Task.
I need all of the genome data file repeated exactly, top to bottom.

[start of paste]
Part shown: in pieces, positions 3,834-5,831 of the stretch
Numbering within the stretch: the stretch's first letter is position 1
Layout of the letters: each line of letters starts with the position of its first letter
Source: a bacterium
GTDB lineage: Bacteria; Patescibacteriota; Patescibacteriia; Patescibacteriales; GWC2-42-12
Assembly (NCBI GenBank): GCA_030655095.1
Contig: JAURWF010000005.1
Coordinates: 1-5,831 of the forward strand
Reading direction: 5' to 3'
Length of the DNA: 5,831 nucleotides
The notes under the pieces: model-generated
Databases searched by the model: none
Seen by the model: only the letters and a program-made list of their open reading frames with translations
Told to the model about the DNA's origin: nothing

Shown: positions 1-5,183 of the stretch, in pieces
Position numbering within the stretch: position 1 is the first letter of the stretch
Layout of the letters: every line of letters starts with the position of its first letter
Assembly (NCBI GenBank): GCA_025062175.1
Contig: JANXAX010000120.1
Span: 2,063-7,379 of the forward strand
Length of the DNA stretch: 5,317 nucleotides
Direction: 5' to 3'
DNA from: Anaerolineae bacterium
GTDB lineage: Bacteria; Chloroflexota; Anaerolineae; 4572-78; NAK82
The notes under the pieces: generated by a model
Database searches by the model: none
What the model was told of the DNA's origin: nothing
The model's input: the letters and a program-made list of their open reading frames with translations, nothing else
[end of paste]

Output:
Part shown: in pieces, positions 3,834-5,831 of the stretch
Numbering within the stretch: the stretch's first letter is position 1
Layout of the letters: each line of letters starts with the position of its first letter
Source: a bacterium
GTDB lineage: Bacteria; Patescibacteriota; Patescibacteriia; Patescibacteriales; GWC2-42-12
Assembly (NCBI GenBank): GCA_030655095.1
Contig: JAURWF010000005.1
Coordinates: 1-5,831 of the forward strand
Reading direction: 5' to 3'
Length of the DNA: 5,831 nucleotides
The notes under the pieces: model-generated
Databases searched by the model: none
Seen by the model: only the letters and a program-made list of their open reading frames with translations
Told to the model about the DNA's origin: nothing

Shown: positions 1-5,183 of the stretch, in pieces
Position numbering within the stretch: position 1 is the first letter of the stretch
Layout of the letters: every line of letters starts with the position of its first letter
Assembly (NCBI GenBank): GCA_025062175.1
Contig: JANXAX010000120.1
Span: 2,063-7,379 of the forward strand
Length of the DNA stretch: 5,317 nucleotides
Direction: 5' to 3'
DNA from: Anaerolineae bacterium
GTDB lineage: Bacteria; Chloroflexota; Anaerolineae; 4572-78; NAK82
The notes under the pieces: generated by a model
Database searches by the model: none
What the model was told of the DNA's origin: nothing
The model's input: the letters and a program-made list of their open reading frames with translations, nothing else